Back to the eventual rise up the Top 40, and as the song rose from 35 to 6, when playing the chart rundown on Radio 1, DJ Mike Read expressed his displeasure at the song after looking at the racy sleeve and then refused to play it. Despite having been played fairly regularly on the station up to this point, the song was effectively ‘banned’ from daytime Radio 1 and Top Of The Pops, although it was still spun in the evening shows and also on local radio stations.
Even as the group had made a second, less challenging, video, they were denied the chance of performing the song when it climbed to Number 1 a fortnight later, and stayed there for five weeks.
Relax would then spend the rest of the year knocking around the chart, even rising back up to Number 2 when Frankie’s follow-up Two Tribes spent nine weeks at the top. The ‘ban’ was eventually lifted at the end of the year when a triumphant Frankie, who’d scored three chart-toppers (the third being The Power of Love in December) with their first three singles – the first act to do so since Gerry and the Pacemakers in 1963, appeared on the Christmas Day Top Of The Pops and performed it.
Relax’s chart stats are what you might call ‘quite impressive’ – it spent 70 weeks on the chart overall, has now sold over 2.07 million copies making it the biggest-selling debut single of all time, and it was also the third biggest-selling single of 1984 (coming behind Stevie Wonder’s I Just Called To Say I Love You, and the chart-busting Band Aid’s Do They Know It’s Christmas which itself sold 3.8 million at the time).
Elsewhere in the Top Ten that week, Paul McCartney’s Pipes Of Peace had been knocked off the top to 2; Up one place to 3 is That’s Livin’ Alright, Joe Fagin’s beery theme to the ITV drama about labourers in Germany, Auf Wiedersehen Pet. Down to 4 was Howard Jones’ second single What Is Love and the Top Five was rounded off with the non-moving denim-tastic duet A Rockin’ Good Way by Shakin’ Stevens and Bonnie Tyler.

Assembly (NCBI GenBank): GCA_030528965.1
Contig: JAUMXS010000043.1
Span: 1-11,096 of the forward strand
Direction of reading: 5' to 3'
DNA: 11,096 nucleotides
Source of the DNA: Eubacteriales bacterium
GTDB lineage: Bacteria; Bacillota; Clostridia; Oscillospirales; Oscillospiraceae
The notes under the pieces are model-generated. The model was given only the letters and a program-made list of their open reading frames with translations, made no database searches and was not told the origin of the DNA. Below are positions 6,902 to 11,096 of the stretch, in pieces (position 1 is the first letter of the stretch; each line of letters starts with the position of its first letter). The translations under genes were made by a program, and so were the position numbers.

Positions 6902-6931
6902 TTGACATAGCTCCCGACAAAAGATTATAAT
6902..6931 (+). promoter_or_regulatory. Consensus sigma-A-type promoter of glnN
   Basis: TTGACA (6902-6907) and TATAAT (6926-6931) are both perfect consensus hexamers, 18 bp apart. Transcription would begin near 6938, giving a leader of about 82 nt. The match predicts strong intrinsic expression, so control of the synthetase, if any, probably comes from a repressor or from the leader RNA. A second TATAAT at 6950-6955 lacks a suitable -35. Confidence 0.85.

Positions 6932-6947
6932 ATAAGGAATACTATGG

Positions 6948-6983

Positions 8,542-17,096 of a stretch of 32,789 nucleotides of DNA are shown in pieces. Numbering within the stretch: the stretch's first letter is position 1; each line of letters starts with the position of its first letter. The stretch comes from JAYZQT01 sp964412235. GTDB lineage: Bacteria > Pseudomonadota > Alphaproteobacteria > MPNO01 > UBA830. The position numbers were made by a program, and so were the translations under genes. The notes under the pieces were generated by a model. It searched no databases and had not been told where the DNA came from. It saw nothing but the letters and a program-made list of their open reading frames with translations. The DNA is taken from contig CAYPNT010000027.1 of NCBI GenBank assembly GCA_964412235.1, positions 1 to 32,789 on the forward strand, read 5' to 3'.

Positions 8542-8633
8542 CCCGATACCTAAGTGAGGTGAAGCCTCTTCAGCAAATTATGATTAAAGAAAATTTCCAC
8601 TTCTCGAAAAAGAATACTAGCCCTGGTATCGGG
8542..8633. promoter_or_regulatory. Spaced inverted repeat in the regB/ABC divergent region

Up to 6 from 11 was Nobody Told Me by John Lennon, which had been recorded but incomplete before his untimely death in 1980, and featured on John & Yoko’s posthumous album Milk And Honey. One-time Thin Lizzy guitarist Snowy White’s Bird Of Paradise was at 7; up to 8 from 13 were Big Country with Wonderland; China Crisis climbed from 16 to 9 with Wishful Thinking and shooting up from 23 to 10 was another one of 1984’s big new stars, as Cyndi Lauper arrived in the Top Ten with her breakout smash Girls Just Want To Have Fun.
Outside the Top Ten were a lot of key 80s acts moving up with Eurythmics’ Here Come The Rain Again up to 11, Echo & The Bunnymen’s The Killing Moon debuting at 17, Simple Minds’ Speed Your Love To Me in at 20 and The Smiths in at 26 with What Difference Does It Make?
Some true 80s bangers such as Matthew Wilder’s Break My Stride were, um, striding up from 31 to 14, and someone called Madonna had her UK chart debut with Holiday climbing from 40 to 19. In the slipstream of Relax’s success, and what would become a very key year for gay culture making an impact on the UK charts, Gloria Gaynor’s anthem I Am What I Am rose from 24 to 13, and Eartha Kitt’s purrsome Where Is My Man was up to 36. And some club classics such as Shannon’s Let The Music Play and Barbara Mason’s Another Man were making serious gains just outside the Top 40.
Listen to the UK Top 40 from this week in 2007 on Spotify below. Also available on Deezer